Like a submarine Poké Ball, a new robotic device gently captures and releases deep-sea creatures without a scratch. This critter catcher could be decked out with cameras and other sensors to give scientists an unprecedented view of life in one of Earth’s most mysterious environments.

The contraption, designed to be mounted on a remotely operated underwater vehicle, folds into a 12-sided box about 21 centimeters across. Using a joystick, an operator on board a nearby ship can carefully close this box around soft-bodied creatures, like jellies and cephalopods, that might be hurt or killed by other specimen-collection tools. Temporarily detaining creatures inside the enclosure, described online July 18 in Science Robotics, would create rare opportunities for closeup inspection of otherwise elusive deep-sea creatures.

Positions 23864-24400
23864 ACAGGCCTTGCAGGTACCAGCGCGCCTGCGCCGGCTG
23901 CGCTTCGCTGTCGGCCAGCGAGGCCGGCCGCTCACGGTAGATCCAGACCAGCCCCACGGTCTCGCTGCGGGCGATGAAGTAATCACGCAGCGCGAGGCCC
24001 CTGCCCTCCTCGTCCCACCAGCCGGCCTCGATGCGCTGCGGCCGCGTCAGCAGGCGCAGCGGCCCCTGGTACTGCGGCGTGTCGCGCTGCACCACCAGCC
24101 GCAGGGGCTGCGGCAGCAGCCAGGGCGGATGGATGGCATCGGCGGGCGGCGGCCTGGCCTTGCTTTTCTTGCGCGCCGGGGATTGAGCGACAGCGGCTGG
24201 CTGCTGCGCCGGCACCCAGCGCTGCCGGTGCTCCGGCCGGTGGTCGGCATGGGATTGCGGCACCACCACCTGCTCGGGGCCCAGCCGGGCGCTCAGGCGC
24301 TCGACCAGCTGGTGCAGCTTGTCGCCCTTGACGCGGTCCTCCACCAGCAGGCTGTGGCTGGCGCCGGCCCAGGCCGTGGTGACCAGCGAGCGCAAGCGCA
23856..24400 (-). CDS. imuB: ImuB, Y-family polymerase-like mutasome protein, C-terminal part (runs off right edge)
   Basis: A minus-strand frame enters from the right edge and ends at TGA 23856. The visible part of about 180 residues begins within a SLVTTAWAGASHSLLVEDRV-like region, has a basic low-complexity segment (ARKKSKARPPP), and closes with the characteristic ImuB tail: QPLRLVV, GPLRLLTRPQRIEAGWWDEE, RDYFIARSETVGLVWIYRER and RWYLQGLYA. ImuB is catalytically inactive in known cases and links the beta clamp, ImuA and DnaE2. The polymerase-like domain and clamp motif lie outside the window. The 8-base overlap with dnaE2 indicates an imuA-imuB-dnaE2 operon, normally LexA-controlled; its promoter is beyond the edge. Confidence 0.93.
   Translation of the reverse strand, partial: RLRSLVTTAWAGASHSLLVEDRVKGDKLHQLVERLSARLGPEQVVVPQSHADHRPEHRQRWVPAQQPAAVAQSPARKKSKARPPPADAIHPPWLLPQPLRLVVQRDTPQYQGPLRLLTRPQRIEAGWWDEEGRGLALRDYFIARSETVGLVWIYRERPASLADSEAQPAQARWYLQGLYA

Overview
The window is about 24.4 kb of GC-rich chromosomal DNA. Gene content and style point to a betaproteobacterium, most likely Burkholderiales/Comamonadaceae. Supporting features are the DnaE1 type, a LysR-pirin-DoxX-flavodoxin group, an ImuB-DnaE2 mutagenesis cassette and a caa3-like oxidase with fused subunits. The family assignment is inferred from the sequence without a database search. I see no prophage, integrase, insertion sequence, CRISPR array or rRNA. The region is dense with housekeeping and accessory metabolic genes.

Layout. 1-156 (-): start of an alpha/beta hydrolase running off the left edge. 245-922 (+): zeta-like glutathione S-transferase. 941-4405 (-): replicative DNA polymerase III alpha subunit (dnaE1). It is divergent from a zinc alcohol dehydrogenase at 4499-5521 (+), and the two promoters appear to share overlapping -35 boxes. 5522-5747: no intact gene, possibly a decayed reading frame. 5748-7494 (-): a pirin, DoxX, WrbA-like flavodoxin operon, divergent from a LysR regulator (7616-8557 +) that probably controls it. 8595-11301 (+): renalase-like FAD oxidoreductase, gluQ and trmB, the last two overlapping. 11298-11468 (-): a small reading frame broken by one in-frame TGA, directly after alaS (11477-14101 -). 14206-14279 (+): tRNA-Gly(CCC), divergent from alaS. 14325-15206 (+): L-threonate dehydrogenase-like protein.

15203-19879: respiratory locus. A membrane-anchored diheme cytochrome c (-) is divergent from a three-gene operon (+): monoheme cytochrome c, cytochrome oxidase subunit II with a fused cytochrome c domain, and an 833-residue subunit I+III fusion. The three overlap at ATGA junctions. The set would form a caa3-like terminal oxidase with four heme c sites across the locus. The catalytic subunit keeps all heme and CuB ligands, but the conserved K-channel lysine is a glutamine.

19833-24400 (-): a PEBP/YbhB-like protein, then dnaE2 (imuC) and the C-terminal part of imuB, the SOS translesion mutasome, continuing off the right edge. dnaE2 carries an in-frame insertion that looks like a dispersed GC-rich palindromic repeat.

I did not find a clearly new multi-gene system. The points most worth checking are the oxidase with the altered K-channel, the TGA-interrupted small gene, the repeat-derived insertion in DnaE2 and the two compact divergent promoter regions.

Deep-sea free-floaters, including some jellyfish and their gelatinous ilk, are “sometimes considered the forgotten fauna,” says study coauthor David Gruber, a marine biologist at Baruch College, City University of New York. While many biologists survey the hustle and bustle of the seafloor, homing in on small creatures in open water is much more difficult, he says, so our understanding of these animals is “almost a blank slate.”

Researchers have a few tools in their arsenals for capturing open-water animals and bringing them to the surface for examination. Unfortunately, nets or suction devices well suited for nabbing sturdy deep-sea dwellers, like fish and crustaceans, can shred fragile life-forms like comb jellies and siphonophores (SN: 7/16/05, p. 46). The new creature-catching gadget offers “a really cool” way to handle the deep sea’s most delicate residents more gently, says Kelly Robinson, a biological oceanographer at the University of Louisiana at Lafayette not involved in the work.

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